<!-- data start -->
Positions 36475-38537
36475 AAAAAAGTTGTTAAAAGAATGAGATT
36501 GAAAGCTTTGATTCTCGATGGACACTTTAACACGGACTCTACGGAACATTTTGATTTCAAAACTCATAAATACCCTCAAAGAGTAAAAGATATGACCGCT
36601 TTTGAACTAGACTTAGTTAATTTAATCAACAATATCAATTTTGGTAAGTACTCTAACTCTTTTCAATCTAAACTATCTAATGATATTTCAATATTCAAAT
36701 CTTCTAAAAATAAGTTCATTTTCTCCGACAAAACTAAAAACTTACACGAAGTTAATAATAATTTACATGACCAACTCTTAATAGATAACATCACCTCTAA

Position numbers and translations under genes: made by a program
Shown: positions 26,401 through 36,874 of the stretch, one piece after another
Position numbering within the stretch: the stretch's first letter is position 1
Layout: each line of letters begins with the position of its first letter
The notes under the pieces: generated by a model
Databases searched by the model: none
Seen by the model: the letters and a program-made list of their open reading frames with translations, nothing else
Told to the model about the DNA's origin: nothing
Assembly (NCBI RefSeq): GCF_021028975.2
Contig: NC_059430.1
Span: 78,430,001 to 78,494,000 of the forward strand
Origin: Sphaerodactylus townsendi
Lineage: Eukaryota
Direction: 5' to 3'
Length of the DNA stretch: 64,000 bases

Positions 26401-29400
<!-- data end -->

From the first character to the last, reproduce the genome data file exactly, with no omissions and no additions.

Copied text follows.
Positions 36475-38537
36475 AAAAAAGTTGTTAAAAGAATGAGATT
36501 GAAAGCTTTGATTCTCGATGGACACTTTAACACGGACTCTACGGAACATTTTGATTTCAAAACTCATAAATACCCTCAAAGAGTAAAAGATATGACCGCT
36601 TTTGAACTAGACTTAGTTAATTTAATCAACAATATCAATTTTGGTAAGTACTCTAACTCTTTTCAATCTAAACTATCTAATGATATTTCAATATTCAAAT
36701 CTTCTAAAAATAAGTTCATTTTCTCCGACAAAACTAAAAACTTACACGAAGTTAATAATAATTTACATGACCAACTCTTAATAGATAACATCACCTCTAA

Position numbers and translations under genes: made by a program
Shown: positions 26,401 through 36,874 of the stretch, one piece after another
Position numbering within the stretch: the stretch's first letter is position 1
Layout: each line of letters begins with the position of its first letter
The notes under the pieces: generated by a model
Databases searched by the model: none
Seen by the model: the letters and a program-made list of their open reading frames with translations, nothing else
Told to the model about the DNA's origin: nothing
Assembly (NCBI RefSeq): GCF_021028975.2
Contig: NC_059430.1
Span: 78,430,001 to 78,494,000 of the forward strand
Origin: Sphaerodactylus townsendi
Lineage: Eukaryota
Direction: 5' to 3'
Length of the DNA stretch: 64,000 bases

Positions 26401-29400